Guest Blogger: Meet Susan.
Susan has a degree in Baking and Pastry Arts from the Culinary Institute of America and her peers bestowed an honorary award for merit in wine and beer. She is an accomplished pastry chef in DC and someone I go to for baking advice. Susan is my twin and I am constantly telling her that she should move to Vermont.
Perhaps the only thing better than the smell of baking bread is the taste of that bread while it is still warm from the oven. That soft chewiness, yeasty and golden and spread thick with butter and jelly; it is the ultimate reward for learning to master the relatively simple processes of making bread. I am sure some will scoff at my use of the word simple, but I mean it. I made my first loaves of bread at the tender age of 12, more than a decade before I embarked on my career as a pastry chef. Currently I’m in the biz of cake-dreams and sweet-things but nothing makes memories like a warm loaf of bread.
In my years of training and travel I have made more types of bread than I can count. From free form rustic loaves of ciabatta and intricately breaded challah, to wild fermented sour doughs and butter rich sweet doughs. I have made over 100 pounds of dough in a day and manned 5 leveled steam injected deck ovens, but still in my off time the bread I want to make (and eat) is Grandma Bread.
Our grandmother was an indomitable women, all 4′ 11” of her. She used to knead the dough in a huge Rubbermaid dish bin perched on a stool. This bread graced her table every Thanksgiving, Christmas, and Easter. Easy to master, this recipe is very forgiving and turns out beautiful white loaves with a golden crusts and a light, tender crumb. It is almost as good several days old as toast as it is fresh from the oven.
Please note that I specify rapid rise yeast as opposed to active dry. Rapid rise yeast has several advantages but most noticeable is that it does not need to be proofed in water. It can be mixed straight into the dry ingredients. I prefer to use bread flour but all purpose flour can be used. It will yield a slightly heavier, less chewy loaf. Also, my grandma always used water but I like the extra bit of richness milk give this bread, either will work.
- 1 egg
- 1 stick butter (soft)
- ¼ c sugar
- 1 ¾ c milk (warm but not hot)
- 1 pkg rapid rise yeast
- 1 tbls salt
- 6-7 c bread flour.
Mix all the ingredients together holding back 1 cup of flour. Let the dough rest about 5 minutes before you start kneading it. This allows the flour to absorb the liquid making it easier to knead. Add flour only if needed to to make the dough knead-able. The dough should be just slightly sticky. Too much flour added will make for denser bread. Knead until the dough feels and looks smooth. Place in a greased bowl and cover with plastic wrap.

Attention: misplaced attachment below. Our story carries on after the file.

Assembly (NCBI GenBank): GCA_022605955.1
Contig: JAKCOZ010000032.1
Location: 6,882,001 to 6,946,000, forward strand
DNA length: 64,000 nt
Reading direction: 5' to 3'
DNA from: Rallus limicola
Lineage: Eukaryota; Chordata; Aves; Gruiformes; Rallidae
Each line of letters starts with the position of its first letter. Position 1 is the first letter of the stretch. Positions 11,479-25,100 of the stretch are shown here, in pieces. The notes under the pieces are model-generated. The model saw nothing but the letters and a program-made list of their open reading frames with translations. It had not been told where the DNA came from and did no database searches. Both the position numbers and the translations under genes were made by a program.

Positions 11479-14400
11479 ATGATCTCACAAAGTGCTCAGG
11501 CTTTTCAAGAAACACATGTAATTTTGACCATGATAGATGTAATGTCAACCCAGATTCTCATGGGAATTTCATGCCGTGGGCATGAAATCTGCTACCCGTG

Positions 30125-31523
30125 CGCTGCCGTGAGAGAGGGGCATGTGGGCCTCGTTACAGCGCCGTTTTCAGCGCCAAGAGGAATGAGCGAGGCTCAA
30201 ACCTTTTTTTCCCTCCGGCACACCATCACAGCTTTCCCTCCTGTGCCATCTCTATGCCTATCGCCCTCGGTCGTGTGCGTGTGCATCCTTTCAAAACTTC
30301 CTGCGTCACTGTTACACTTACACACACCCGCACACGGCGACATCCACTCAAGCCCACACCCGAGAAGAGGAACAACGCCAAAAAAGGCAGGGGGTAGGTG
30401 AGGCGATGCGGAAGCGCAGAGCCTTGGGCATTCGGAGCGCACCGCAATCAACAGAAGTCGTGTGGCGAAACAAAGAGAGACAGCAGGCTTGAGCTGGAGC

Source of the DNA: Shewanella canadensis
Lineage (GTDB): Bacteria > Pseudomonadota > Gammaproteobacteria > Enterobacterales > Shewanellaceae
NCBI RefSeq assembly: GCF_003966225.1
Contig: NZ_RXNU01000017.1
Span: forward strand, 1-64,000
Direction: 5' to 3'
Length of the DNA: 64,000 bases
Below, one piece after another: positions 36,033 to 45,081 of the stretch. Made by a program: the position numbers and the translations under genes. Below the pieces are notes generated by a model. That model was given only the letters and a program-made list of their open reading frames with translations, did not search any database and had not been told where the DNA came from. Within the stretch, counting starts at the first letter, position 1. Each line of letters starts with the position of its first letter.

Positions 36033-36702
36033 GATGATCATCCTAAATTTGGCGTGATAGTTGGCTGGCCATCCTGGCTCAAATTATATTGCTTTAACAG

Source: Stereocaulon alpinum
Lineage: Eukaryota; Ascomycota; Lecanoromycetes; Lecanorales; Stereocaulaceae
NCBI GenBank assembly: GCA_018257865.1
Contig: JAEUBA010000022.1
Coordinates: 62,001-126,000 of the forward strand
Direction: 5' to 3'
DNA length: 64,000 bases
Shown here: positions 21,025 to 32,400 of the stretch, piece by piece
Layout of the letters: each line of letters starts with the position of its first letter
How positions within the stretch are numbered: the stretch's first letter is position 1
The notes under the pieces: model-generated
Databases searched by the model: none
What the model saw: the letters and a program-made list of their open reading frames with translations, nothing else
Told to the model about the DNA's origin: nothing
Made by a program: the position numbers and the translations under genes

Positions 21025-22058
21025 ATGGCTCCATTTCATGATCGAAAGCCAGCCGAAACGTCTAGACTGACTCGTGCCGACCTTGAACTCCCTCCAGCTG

Let rise until doubled. This can take anywhere from 45 min to 1 ½ hours depending on the temperature of your room and your ingredients.
When the dough is doubled it needs to be punched down. Though it is referred to as punching down what you will really be doing is folding the dough. Leaving the dough in the bowl, grab one side of the dough and pull it up and over to the center of the dough. Fold the opposite side into the center. Repeat with the other two sides so that all four sides have been folded into the center. Now turn the whole thing over. This sounds complicated but is not really. The purpose of this maneuver is to redistribute the yeast and gasses in the dough and to further stretch the gluten strands (think of it as a continuation of the kneading process).
Let the dough rise again till slightly less than doubled. This rise should be shorter than the first. Divide the dough in half. Press each half into a rough rectangle almost as long as the loaf pans. Roll each rectangle into a tight cylinder. Place each log of dough into a greased loaf pan, seam side down. Tuck ends in as needed. Cover loosely with plastic wrap and let rise till the dough fills the pan.
Bake at 325 for 30 min or until evenly browned. Turn out of pans immediately and cool on racks. As tempting as it is, wait at least 10 minutes before you try to slice a loaf. The bread needs time for the proteins in the flour to cool and coalesce. Let the loaf “firm up.” If you cut too soon the bread becomes “mashy.”
Once you have waited those 10 minutes, cut off a thick slice, slather it with butter and jam …. and inhale. This recipe makes two loaves, one to eat warm one to eat later.